A Once Elegant 19th Century Home Collapses in Havana

The building, numbered 1360 on Calzada del Cerro, suffered a partial collapse of its facade and roof / 14ymedio

By Juan Diego Rodríguez (14ymedio)

HAVANA TIMES – The historic Casa de doña Luz Godínez de Diago, as marked on the maps, a 19th-century building in Havana, no longer exists as such. This Wednesday, the building, numbered 1360 on Calzada del Cerro, suffered a partial collapse of its facade and roof.

“It is actually a relief because the building has been in danger of collapsing for years, and the fear of all of us living nearby was that it would end in tragedy,” a neighbor of the two-story mansion told 14ymedio. The demolition work has forced a power cut in the area.

“Since yesterday, we saw some sand falling, and shortly after, we heard the crash,” detailed a woman standing in front of the mansion, which once belonged to one of the aristocratic families of Havana who sought refuge in the Cerro neighborhood two centuries ago to leave behind the inner city, its noise, and foul smells. The mansion has gone through various uses in recent decades, both private and state.

“In the front part, next to the facade, no one lives, but there are several families behind,” the woman explained to this newspaper. A demolition team, with a cabin for at least two workers to hit the remaining walls with sledgehammers, was in front of the building located between Patria and Saravia streets this Wednesday afternoon. “They are going to have to hurry because it looks like a heavy downpour is coming,” commented another nearby resident.

The huge rubble from the collapse occupies part of the street leading to the famous Tejas corner, a commercial node that has also fallen into disrepair, then continues to Monte Street and the Capitol of Havana. The fragments of walls and columns are impressively large. “It’s incredible that they didn’t crush a car,” added an onlooker watching the operations from behind the yellow tape closing off the street.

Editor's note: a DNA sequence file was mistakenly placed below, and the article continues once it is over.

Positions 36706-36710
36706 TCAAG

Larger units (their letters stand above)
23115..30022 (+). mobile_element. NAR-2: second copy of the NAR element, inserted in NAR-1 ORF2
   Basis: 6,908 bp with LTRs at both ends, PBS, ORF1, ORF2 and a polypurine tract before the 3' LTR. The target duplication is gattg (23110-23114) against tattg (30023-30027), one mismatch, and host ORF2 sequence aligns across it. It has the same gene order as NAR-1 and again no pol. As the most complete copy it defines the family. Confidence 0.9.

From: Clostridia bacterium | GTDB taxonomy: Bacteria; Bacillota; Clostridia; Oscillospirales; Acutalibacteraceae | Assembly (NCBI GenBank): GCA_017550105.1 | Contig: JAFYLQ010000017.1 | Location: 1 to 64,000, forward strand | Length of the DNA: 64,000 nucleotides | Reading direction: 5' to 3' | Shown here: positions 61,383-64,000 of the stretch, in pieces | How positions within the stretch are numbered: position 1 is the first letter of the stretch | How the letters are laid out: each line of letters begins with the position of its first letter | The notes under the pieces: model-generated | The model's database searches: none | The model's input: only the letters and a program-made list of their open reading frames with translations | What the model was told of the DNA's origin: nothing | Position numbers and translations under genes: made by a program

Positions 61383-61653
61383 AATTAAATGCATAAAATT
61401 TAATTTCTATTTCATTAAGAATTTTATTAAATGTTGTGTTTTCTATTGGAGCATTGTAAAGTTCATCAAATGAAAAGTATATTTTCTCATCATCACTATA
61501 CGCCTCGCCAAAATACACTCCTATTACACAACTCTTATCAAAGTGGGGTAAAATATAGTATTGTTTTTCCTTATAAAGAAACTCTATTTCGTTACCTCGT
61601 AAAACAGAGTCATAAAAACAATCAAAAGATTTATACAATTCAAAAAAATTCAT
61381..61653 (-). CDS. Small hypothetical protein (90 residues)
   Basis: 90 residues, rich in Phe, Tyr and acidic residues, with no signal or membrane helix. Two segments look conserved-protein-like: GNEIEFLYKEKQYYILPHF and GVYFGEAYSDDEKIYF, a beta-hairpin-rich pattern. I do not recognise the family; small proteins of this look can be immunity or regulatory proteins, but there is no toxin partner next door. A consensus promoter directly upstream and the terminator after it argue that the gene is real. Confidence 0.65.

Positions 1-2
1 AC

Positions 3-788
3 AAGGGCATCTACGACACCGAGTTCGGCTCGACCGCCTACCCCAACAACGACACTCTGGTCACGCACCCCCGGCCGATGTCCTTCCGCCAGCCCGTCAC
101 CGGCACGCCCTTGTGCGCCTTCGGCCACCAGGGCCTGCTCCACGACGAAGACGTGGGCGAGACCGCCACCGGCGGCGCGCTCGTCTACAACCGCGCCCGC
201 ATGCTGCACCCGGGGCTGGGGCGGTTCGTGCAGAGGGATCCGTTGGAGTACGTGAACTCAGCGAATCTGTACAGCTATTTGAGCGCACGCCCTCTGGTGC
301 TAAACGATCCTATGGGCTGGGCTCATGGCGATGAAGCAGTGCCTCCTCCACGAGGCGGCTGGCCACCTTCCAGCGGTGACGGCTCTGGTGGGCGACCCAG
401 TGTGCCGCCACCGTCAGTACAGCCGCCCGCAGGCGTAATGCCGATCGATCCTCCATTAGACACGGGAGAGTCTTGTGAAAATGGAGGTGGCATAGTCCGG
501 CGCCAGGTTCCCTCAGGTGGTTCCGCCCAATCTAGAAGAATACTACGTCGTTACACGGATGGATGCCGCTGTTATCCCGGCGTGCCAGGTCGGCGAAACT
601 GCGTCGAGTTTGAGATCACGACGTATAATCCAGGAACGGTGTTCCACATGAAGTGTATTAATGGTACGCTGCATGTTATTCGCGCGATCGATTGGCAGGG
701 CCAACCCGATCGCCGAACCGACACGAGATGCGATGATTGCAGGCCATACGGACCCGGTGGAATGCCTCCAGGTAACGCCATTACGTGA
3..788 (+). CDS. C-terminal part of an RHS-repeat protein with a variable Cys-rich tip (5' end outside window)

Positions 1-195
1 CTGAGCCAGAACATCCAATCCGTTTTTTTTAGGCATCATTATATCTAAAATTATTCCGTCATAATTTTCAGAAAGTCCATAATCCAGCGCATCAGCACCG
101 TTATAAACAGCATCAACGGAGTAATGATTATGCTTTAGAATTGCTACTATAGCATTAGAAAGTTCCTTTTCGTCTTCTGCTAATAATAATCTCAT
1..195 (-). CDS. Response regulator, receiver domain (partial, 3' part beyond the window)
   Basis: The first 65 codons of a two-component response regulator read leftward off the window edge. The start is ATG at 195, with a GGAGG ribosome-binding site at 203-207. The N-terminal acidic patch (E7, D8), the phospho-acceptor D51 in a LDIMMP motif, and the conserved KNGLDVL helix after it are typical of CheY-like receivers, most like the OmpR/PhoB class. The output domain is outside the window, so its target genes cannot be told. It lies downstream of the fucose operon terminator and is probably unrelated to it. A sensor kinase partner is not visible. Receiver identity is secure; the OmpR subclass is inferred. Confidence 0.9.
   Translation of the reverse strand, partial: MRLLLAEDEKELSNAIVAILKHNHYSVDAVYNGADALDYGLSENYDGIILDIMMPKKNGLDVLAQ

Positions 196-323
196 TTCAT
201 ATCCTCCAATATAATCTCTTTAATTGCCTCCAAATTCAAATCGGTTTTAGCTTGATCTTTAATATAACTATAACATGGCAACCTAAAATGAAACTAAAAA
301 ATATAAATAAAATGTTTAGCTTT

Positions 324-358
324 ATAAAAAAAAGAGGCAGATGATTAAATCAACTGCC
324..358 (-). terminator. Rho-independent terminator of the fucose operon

Despite the deterioration and the hole in the facade exposing part of the building’s interior, some of its grandeur can still be appreciated. A wide portal with slender columns supports an upper floor with pointed arches and a balcony spanning the entire width of the mansion, which long ago lost the ornate grille that allowed one to lean on the terrace and enjoy the breeze. Below, another arch with Mudéjar inspiration still retains some of its grandeur.

The house right next to number 1360, smaller and neoclassical in style, has its portal shored up with wooden beams and has suffered some damage following the collapse of part of the nearby building. On the street, a shrub mixes with the rubble because it was dragged from a crack where it had grown for years near the roof of the old Godínez de Diago mansion.

In the neighborhood, electricity had to be cut to carry out the demolition work due to the proximity of the wiring to the building’s facade. The blackout has particularly annoyed residents in a Havana area that has been suffering from water supply problems for days and hoped to fill their tanks and containers this afternoon if the service is restored. Without electricity, the motors that draw water from the cisterns cannot even turn on.

Calzada del Cerro, one of the most important roads in the Cuban capital, connects parts of the Plaza de la Revolución and Cerro municipalities with Centro Habana and Old Havana. It is a traditional route for urban buses and collective taxis, especially those that travel between the Parque de la Fraternidad and the areas of La Lisa and Marianao. Its closure this Wednesday has forced traffic to be diverted through narrower parallel streets badly affected by asphalt deterioration.

Calzada del Cerro has also been one of the avenues most affected by the passage of time, state neglect, and few investments in recent decades. Without the attractions of the historic center of Havana or the more modern El Vedado, the street has numerous tenements where overcrowding and improvised divisions have further deteriorated its infrastructure.

What was once a promenade with wide portals, countless vibrant shops, and a great social life has languished into a route many Havanans avoid due to the danger of a balcony collapse, sewage water accumulating in its corners, mountains of garbage piling up in its alleys, and the insecurity that has taken over its surroundings, especially at night.

The heavy rains of recent days have caused dozens of collapses in Havana, resulting in one death and several injuries. Last Friday, an official source, who preferred to remain anonymous, informed this newspaper that in the Cuban capital, the heavy rains had caused 19 partial collapses, but in the following days, the number continued to grow.

On Sunday night, one of the capital’s most emblematic buildings, the Manzanares Building, suffered an interior collapse. Around 9:20 pm, a mezzanine collapsed, dragging along the bathrooms and kitchens of the lower floors at number 912 on San Francisco Street, one of the entrances to the apartment complex.

Read more from Cuba here on Havana Times.